At Oyster 69 (hmm) had an excellent meal of abalone, which was my first time and it was exquisite, and steak (also outstanding), along with glasses of unidentified cabernet and then malbec. Both very nice, 90 point wines. At Harry's Bar with its really extensive S.A. wine list, had Clos de los Siete 2006 or 2007 (couldn't read in the dark). This is a bordeaux type blend. Also very good 90 points or so. The Malbec was distinguished by a pleasant spiciness from the cab which was a nice new world cab with currant overtones. The Siete being a mixture had some black cherry and perhaps a bit more dimension than the cab at Oyster 69. The steak at Harry's also excellent.

Bogota was interesting, good colonial architecture district and museums (of Independence and of Gold esp), and the people I met at the University of los Andes were cosmopolitan and friendly, esp my host Carlos Cabelleros, Dean there and also a columnist for El Tiempre, the leading newspaper.

2005 Altamura cabernet Napa Valley

A winner. In the mode of Harlan and Realm, a ripe yet elegant, big yet refined and impeccably balanced cabernet. Also reminiscent of the Hartwell we had at the late lamented Vin restaurant in Raleigh. That is, a Napa cab done right. To me it smelled of pine/cedar/forest, blackberry, licorice and sweet herbs or flowers. It had good acid and very soft or sweet tannins that made for an altogether delightful drink with a long finish, balanced and complex. One could drink this for 8 or 10 more years, I'd guess, and the bottle bouquet will be exquisite in 2-3 more. Right now the aromas are beautiful but a bit restrained. This was obtained at 411 West's half-price wine Mondays @$65 which is about what it costs in the store. For a classy Napa cab it's a fair price. I'd give this 94+ points.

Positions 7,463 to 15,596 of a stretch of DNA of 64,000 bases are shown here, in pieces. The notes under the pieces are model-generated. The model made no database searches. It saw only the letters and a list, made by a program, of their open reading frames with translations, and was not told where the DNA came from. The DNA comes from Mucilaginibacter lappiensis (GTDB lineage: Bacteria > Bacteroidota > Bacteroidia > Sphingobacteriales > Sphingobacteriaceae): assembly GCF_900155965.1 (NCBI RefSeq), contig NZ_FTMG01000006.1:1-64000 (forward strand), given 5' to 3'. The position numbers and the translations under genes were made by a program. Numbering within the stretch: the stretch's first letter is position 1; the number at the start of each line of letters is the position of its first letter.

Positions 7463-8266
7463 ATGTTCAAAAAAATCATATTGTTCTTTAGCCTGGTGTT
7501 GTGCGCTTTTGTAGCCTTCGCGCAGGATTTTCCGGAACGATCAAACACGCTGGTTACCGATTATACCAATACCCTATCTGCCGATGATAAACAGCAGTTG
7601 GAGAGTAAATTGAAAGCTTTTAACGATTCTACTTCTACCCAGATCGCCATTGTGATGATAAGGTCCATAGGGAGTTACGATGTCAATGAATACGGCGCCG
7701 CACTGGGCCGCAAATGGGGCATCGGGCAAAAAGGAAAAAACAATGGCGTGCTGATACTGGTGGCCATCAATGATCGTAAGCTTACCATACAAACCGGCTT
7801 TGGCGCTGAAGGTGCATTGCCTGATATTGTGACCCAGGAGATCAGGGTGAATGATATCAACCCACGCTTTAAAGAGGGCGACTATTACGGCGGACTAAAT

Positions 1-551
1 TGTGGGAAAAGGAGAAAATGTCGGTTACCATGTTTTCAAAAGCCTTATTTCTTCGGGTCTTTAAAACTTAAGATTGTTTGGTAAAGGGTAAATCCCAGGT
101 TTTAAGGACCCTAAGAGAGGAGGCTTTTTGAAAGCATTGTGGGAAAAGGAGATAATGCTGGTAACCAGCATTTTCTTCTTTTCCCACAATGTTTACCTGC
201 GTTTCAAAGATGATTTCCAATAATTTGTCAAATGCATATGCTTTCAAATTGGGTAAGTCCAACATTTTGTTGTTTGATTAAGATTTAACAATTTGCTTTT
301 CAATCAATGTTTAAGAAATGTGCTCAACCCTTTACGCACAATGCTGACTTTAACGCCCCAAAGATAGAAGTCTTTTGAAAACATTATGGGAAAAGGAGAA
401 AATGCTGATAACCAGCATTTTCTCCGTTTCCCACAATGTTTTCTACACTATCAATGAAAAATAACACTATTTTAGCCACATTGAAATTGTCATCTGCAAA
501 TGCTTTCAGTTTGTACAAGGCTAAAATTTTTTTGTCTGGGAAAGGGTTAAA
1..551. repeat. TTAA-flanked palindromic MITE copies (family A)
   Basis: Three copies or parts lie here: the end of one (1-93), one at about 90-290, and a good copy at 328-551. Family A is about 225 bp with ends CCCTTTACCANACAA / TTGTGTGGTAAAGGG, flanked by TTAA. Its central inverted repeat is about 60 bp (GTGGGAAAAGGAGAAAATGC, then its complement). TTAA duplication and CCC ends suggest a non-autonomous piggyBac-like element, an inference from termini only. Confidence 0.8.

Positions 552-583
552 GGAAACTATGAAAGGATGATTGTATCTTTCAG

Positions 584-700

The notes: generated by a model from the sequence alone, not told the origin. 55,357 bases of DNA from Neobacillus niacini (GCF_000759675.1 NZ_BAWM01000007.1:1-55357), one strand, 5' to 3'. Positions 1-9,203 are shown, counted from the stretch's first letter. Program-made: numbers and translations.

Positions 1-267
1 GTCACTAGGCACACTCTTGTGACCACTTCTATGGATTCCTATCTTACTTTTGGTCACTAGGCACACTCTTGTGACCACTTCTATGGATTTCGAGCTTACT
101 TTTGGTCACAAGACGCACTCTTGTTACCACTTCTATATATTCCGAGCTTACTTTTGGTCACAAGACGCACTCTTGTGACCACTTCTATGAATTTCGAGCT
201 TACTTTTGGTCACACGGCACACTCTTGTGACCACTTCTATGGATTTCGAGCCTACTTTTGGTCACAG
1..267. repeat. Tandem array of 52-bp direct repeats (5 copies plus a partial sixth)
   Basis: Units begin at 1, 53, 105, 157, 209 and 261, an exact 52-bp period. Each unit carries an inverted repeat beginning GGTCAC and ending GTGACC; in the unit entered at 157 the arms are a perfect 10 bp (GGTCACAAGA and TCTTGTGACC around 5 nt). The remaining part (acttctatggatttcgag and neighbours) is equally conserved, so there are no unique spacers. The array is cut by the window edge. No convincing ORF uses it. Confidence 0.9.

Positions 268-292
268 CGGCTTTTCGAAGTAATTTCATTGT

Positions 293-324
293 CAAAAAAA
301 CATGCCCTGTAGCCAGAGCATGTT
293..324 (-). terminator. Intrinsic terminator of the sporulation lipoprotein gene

Parker more or less agrees @ 95 pts:
The 2005 Cabernet Sauvignon is a big, well-balanced red boasting a dense ruby/purple color as well as aromas of roasted herbs, creosote, licorice, black currants, cedar, and loamy soil. Dense and full-bodied with superb richness and power, and sweet tannins, it should drink well for two decades.

Wine Spec 93:
A ripe, juicy mix of black cherry, wild berry, plum and currant, this firms up midpalate and holds its focus, revealing greater depth and complexity and ending with a nice tight, tannic backbone. Drink now through 2016. 4,100 cases made. –JL